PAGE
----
Google announced on Thursday that it will begin compensating gay and lesbian employees for an extra tax they must pay when their partners receive domestic partner health benefits — a tax that married straight couples are not required to pay.
From the San Jose Mercury News:
While a few organizations, such as Cisco and the Kimpton Hotel chain, have already begun to “gross up” their employees pay to address the disparity in how workplace health benefits for same-sex and heterosexual married couples are taxed, Google’s powerhouse status could fuel the trend, putting pressure on other employers to follow suit and on policy-makers to restructure how domestic-partner health benefits are taxed.
“Google is really taking a leadership role here,” said Daryl Herrschaft, director of the Workplace Project for the Human Rights Campaign in Washington, D.C. “This is a really important step for gay and lesbian employees because it eliminates a tax burden they’re subject to because their families aren’t recognized under federal law.”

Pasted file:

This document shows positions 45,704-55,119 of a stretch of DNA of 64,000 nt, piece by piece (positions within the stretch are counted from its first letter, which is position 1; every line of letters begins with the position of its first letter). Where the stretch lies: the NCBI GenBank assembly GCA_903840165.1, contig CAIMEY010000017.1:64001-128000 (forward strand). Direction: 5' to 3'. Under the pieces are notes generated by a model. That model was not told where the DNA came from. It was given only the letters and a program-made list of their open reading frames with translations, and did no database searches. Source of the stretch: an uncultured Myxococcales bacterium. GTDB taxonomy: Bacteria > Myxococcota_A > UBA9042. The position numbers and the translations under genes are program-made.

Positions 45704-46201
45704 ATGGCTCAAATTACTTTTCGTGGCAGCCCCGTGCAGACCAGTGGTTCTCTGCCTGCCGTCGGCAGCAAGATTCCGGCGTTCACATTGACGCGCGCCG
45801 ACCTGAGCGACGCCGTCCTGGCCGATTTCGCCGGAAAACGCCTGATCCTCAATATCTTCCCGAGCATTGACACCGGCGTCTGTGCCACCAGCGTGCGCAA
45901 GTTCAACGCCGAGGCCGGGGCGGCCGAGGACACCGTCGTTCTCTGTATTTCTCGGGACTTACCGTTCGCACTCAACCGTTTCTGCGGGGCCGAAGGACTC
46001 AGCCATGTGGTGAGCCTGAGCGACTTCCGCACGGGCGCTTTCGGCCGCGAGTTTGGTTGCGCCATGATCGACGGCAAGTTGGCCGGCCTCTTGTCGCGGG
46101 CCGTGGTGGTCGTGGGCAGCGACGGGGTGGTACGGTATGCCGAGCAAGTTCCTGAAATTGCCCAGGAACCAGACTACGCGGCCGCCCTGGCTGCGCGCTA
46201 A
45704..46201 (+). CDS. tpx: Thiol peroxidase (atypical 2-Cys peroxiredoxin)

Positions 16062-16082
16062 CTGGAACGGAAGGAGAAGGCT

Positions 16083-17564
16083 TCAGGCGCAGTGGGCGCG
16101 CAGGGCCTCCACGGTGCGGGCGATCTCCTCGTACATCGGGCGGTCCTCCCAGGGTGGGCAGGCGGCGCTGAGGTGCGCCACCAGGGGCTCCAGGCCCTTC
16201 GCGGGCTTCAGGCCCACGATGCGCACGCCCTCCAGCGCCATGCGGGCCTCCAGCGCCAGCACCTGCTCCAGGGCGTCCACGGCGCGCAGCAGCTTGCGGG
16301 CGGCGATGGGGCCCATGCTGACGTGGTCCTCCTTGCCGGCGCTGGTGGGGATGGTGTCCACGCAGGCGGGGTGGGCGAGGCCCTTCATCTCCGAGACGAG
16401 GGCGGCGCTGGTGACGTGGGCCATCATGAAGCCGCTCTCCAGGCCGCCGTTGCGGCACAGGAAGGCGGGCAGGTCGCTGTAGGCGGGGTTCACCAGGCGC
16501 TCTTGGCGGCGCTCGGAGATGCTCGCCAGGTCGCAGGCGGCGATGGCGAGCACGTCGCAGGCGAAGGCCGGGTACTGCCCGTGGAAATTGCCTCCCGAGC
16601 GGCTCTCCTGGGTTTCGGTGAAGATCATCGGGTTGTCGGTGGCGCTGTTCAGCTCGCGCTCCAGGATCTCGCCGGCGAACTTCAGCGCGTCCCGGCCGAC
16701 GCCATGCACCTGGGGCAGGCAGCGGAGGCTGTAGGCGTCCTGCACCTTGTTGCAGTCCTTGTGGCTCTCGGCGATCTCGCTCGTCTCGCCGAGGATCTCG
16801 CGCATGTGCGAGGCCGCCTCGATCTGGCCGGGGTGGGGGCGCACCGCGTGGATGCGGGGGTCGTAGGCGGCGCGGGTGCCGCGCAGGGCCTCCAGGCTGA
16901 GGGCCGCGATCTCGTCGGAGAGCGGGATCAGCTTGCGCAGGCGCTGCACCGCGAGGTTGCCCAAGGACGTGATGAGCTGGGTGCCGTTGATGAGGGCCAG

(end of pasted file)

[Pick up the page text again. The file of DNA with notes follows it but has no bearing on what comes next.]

Under federal law, employer-provided health benefits for domestic partners are counted as taxable income, if the partner is not considered a dependent. The tax owed is based on the value of the partner’s coverage paid by the employer.
On average, employees with domestic partners will pay about $1,069 more a year in taxes than a married employee with the same coverage, reports The New York Times.